Happy Father’s Day! You’re (Probably) Not a Cuckold
WHY YOU SHOULD CARE
Because what counts is surely the deeds, not just the seeds.
By Sean Braswell
Let’s just say it: There is something that many of us take for granted as we celebrate our paterfamilias each Father’s Day — that the man we are giving the electronic tie rack or BBQ-scented cologne to is indeed our dad. I know, I know, not everyone’s father is their biological one, and what counts is surely the deeds, not just the seeds.
Still, all other things being equal, most of us would like to think we have at least some genetic material in common with the male animal who has been laboring for years under the vague supposition that, well, we have some genetic material in common. So for all of those living under the clouds of cuckoldry and uncertainty, we have some good news — and just in time for Father’s Day, too:
According to a recent survey published in Trends in Ecology & Evolution based on several recent studies, only 1 to 2 percent of children are actually the product of cuckoldry, or what researchers refer to as “extra-pair paternity.”
The cuckold — named for the cuckoo, that species of bird that notoriously lays its eggs in other birds’ nests — has long been a favorite subject of (largely male) writers and artists, from Chaucer to Shakespeare. But it wasn’t until the advent of DNA sequencing and more advanced paternity tests in the late 20th century that the extent of extra-pair paternity could begin to be quantified. And, for a while, it looked like human females might well be shopping around for good genes at an alarming (for some) frequency: The first lab studies suggested between 10 to 30 percent of men might be cuckolds. Such early estimates, however, came not from representative samples of fathers, says survey lead author, Maarten H.D. Larmuseau, a geneticist at the University of Leuven in Belgium, but from men who were tested because they already had some paternity uncertainty.
Over the past decade or so, Larmuseau and other researchers have set out, as the study’s authors write, to correct “the common urban myth … that many fathers are cuckolded into raising children that genetically are not their own.” And the new research has shown that cuckold rates in humans today hover around just 1 to 2 percent, and have done so across human societies for centuries. In a landmark 2013 study, Dr. Larmuseau and his colleagues combined centuries of Belgian birth records with DNA information from the Y chromosomes — passed down almost identically from father to son — of living men, and found a historical non-paternity rate of just 0.9 percent per generation. Such virtue is not uniquely Belgian: Larmuseau’s findings have since been replicated in studies in Italy, South Africa, Spain and even Mali.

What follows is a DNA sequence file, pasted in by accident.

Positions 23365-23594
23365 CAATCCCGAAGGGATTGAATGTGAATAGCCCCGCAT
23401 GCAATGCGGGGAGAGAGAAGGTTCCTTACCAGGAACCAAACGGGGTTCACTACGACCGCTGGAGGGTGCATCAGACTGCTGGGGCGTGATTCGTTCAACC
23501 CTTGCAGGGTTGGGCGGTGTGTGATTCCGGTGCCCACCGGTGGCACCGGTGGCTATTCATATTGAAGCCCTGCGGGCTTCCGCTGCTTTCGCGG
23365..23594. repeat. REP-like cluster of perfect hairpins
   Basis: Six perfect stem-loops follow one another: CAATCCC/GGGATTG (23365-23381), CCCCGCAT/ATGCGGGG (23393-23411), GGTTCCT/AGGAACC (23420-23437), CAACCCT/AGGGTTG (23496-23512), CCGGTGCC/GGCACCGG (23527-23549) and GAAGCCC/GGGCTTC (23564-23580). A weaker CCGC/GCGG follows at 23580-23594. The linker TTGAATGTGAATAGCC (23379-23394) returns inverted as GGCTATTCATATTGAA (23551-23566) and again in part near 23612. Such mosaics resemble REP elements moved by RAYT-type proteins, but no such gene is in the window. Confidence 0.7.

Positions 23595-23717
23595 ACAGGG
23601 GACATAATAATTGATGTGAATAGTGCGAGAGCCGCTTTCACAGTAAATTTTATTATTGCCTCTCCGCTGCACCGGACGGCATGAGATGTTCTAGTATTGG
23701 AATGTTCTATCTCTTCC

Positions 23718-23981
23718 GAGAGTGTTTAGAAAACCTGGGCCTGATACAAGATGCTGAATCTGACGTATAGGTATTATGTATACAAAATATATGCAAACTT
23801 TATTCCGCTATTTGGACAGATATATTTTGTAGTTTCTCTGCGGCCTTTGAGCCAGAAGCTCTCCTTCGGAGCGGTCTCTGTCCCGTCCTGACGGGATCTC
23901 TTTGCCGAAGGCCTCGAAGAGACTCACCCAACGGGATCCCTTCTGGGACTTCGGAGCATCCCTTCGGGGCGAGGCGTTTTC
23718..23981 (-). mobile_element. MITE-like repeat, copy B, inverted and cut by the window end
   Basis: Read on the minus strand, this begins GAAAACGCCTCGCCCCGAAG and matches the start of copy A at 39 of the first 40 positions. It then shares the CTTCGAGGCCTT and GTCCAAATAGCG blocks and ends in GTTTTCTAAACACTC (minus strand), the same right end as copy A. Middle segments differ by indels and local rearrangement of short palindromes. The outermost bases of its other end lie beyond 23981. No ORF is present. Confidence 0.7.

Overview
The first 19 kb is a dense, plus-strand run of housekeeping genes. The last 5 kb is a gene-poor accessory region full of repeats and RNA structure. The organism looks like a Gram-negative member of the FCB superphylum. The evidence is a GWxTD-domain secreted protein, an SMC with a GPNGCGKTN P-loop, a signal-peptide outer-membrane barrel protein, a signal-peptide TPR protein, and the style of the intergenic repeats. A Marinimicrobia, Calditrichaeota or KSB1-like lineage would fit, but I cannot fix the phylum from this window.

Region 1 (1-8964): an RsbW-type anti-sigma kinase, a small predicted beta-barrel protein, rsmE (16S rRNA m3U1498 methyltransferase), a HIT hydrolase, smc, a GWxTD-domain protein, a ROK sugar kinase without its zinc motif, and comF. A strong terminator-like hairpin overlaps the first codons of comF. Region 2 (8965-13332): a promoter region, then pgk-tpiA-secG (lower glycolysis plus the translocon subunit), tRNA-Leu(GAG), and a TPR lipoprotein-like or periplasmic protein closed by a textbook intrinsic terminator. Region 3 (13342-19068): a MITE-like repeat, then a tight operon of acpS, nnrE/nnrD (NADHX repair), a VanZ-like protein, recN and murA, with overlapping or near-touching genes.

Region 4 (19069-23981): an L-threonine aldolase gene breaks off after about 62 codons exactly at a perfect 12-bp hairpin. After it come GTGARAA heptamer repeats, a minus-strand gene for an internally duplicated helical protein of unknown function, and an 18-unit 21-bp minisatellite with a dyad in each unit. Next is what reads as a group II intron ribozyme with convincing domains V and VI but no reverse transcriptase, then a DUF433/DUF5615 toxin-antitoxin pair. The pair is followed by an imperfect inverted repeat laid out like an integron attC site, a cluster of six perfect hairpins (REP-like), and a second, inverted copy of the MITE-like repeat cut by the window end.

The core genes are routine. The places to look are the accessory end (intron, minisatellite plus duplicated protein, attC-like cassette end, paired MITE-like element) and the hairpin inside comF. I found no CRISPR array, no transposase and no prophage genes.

Why are cuckolds relatively rare? There may be several factors at work, but it’s primarily because the costs of cheating and being caught are too high for women, the authors argue, “particularly in such a long-lived species as humans with heavy offspring dependence and massive parental investment.” Of course, even if cuckoldry rates have remained consistently low through recent human history, the question still remains as to whether humans have always demonstrated such levels of fidelity, or whether better birth control devices might allow for higher infidelity without increasing non-paternity rates. This is still very much an open question, Larmuseau tells OZY. “It could be that humans were more faithful previously, or perhaps they already knew about how to avoid unwanted pregnancy.”
Larmuseau and his colleagues hope to tease out some of the factors involved with extra-pair paternity rates, including the importance of social control and environment, in future research, and are currently examining the difference between rates in villages and cities. For now, though, the prospective cuckold can rest a bit easier knowing that, in all likelihood, the only act of deception he’s been nursing and rearing all these years is not his child but his overactive imagination.